Monday, July 17, 2017

The Lightroom Manifesto: Adobe Has Lost Its Way

Jim Harmer (via Chuq Von Rospach):

Almost two years ago I posted a video showing the import speed of Lightroom compared to the competition. The test showed that Lightroom’s import was 600% slower than the next worse alternative. Adobe saw the video and reached out to me, but their response was mostly “There has to be some kind of bug. Tell me about your system.” That was frustrating. It wasn’t just me and anyone using the program could see that instantly. I heard from hundreds of other photographers who were all seeing the same thing.


Jeff Harmon has been calling for a culling module for ages, and I think he’s right. The speed of the develop module is fine. Import and culling IS the issue.


Also, the feature set in Lightroom has slowed to a crawl ever since Adobe locked us into a subscription. They swore up and down that the subscription model would allow them to make better improvements to products and consistently develop them over time. That is simply not factual. The list of significant features added to Lightroom in the last two entire years is barely one sentence long.

Lloyd Chambers:

Testing Adobe Photoshop Lightroom (or Photoshop) often shows modest speed gaps between computers that ought to diverge more strongly, e.g., an 8 core system runs only 20% faster than a 4 core system—or more slowly.

This thread at Adobe asks for performance suggestions. I could take days and speak to any number of issues in Lightroom and Photoshop, but this post will be my contribution—being an unpaid consultant pays no bills.


Lightroom appears to serialize I/O with computation (akin to stop lights smack dab in the interstate highway) instead of using separate work queues and an I/O read-ahead queue and an I/O write queue. The result is that CPU cores are forced to idle while waiting for I/O to complete.

While the iMac 5K SSD is very fast, its speed is only half of its peak speed up to 2MB I/O sizes, that is, I/O sizes of 64MB or so are required for maximum seed. And yet Lightroom apparently never uses I/O sizes larger than 1MB, thus cutting the peak I/O speak to less than half of what is possible.

I haven’t been using Lightroom long enough to really compare the development progress with previous 2-year periods. I will say that, switching from Aperture, some things were faster and some were slower. Importing feels slow, and this is compounded by the fact that some parts of the user interface don’t work properly while an import is in progress.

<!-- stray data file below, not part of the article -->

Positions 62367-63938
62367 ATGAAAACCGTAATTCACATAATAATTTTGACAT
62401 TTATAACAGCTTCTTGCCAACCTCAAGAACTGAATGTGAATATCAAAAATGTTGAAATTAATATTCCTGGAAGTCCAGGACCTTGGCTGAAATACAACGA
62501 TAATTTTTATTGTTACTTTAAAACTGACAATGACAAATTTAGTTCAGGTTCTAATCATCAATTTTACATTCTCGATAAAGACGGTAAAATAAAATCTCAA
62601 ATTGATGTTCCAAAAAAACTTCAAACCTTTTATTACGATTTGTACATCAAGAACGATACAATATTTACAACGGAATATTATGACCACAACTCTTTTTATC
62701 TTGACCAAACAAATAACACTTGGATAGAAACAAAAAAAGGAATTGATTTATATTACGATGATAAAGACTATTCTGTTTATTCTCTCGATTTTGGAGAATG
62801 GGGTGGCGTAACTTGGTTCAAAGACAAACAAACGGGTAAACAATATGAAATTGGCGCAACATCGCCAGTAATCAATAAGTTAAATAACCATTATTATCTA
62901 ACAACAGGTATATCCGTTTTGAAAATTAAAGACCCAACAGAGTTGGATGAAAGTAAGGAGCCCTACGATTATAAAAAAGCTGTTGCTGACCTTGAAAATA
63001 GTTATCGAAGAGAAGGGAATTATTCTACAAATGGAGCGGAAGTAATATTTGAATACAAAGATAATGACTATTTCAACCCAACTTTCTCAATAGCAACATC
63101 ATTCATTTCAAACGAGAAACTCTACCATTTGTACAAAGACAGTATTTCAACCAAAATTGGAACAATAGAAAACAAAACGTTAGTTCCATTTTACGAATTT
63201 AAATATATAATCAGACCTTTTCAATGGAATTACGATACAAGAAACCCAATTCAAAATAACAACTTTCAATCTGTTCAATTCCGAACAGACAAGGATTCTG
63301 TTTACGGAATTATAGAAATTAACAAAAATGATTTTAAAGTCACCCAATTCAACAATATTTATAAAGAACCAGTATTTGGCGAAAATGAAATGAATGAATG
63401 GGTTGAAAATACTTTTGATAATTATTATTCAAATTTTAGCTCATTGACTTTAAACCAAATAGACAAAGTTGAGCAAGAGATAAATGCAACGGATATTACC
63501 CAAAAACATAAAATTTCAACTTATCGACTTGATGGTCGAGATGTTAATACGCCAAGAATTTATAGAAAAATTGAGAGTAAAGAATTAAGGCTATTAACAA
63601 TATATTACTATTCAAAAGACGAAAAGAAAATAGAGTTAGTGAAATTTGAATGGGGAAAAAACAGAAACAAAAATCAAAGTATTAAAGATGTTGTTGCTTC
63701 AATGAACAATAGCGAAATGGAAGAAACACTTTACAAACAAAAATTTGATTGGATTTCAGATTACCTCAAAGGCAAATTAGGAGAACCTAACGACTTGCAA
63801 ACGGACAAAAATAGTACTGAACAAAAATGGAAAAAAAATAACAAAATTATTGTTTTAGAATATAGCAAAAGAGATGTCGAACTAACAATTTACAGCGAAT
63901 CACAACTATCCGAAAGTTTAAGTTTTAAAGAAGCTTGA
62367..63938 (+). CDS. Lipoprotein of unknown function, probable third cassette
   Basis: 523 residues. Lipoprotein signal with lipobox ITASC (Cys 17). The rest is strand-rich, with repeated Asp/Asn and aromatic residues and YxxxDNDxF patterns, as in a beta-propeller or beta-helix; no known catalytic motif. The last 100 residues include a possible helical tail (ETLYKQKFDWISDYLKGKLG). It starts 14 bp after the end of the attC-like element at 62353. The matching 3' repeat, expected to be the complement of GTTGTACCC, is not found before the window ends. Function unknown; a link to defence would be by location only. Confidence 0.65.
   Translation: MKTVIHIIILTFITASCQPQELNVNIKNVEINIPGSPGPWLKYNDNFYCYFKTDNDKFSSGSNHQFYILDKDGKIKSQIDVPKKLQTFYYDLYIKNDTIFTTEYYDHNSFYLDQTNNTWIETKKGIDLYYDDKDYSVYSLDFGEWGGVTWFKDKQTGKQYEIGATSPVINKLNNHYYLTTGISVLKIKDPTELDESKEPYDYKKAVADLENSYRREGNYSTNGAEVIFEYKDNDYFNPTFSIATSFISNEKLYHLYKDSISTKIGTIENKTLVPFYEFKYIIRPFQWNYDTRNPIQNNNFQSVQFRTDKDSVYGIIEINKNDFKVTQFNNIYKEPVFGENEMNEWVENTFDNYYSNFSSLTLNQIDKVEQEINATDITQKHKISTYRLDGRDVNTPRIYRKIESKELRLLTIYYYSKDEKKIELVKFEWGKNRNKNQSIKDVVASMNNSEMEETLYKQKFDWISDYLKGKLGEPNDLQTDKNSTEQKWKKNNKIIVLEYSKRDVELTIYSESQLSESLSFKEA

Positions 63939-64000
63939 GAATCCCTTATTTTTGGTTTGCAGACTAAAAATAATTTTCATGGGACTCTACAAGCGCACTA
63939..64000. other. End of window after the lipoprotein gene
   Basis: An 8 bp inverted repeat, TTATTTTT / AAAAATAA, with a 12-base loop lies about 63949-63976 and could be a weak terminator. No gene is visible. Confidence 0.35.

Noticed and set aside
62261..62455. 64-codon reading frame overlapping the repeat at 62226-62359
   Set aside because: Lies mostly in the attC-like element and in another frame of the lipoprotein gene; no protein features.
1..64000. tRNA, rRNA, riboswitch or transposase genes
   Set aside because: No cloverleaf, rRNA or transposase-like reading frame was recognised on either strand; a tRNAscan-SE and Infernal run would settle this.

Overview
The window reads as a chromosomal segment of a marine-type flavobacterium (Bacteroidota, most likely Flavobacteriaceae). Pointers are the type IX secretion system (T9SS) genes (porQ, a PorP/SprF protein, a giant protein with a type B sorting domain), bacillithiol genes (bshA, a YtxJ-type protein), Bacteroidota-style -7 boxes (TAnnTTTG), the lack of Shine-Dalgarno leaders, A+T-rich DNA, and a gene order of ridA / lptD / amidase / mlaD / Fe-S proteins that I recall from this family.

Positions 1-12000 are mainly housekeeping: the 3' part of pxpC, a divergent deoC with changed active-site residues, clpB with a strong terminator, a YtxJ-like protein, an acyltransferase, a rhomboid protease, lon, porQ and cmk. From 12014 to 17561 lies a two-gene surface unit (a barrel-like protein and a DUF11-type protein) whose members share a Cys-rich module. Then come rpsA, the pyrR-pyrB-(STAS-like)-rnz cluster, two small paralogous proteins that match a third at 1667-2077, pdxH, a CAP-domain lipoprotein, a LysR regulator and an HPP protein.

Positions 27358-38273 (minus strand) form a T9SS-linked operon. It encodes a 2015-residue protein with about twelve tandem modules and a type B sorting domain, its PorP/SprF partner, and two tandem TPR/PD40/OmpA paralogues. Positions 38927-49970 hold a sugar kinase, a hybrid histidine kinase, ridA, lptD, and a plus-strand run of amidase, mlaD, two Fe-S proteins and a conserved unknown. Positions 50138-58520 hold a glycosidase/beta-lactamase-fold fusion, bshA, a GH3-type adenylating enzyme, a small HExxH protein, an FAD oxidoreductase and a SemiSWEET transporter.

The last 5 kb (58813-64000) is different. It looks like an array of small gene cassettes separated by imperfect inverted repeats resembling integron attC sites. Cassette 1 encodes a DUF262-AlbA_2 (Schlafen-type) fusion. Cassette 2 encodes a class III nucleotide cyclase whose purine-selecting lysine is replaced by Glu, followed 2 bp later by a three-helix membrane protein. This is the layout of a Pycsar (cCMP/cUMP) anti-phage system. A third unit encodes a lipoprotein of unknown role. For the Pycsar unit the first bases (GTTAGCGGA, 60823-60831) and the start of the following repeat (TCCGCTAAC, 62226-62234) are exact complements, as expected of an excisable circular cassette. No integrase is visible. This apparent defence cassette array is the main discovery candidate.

I also ran into bottlenecks where simply having certain types of smart collections, even when not viewing them, could massively slow down basic operations like importing and moving photos. It was as if it were re-evaluating all the smart collections against all the photos after processing each individual photo, not at the end of a batch, though that may be fixed now.

Lightroom performance is much better on my new iMac than on my old MacBook Pro.

4 Comments RSS · Twitter

I'm sure Apple dumping Aperture helped encourage Adobe's lack of urgency wrt Lightroom, to some extent.

Adrian Bengtson

> Also, the feature set in Lightroom has slowed to a crawl ever since Adobe locked us into a subscription.

I know this has been mentioned before here on your blog when discussion payment models for software, but it's worth pointing out again: this is a big reason why the subscription model for software sucks and why I'm not happy with the direction 1Password is heading. It's so easy for the developers to become lazy and slow down the development since the money is coming in all the same.

Developers can swear to commit to a steady stream of updates with better features and less bugs, but in reality some (many? most?) of them do not follow up and Adobe unfortunately shows the way here.

[…] Jim Harmer (via Michael Tsai): […]

[…] May 2015, Adobe offered Lightroom for either a flat or monthly fee. I chose $149 instead of $10/month. Now 26 months later, it seems […]

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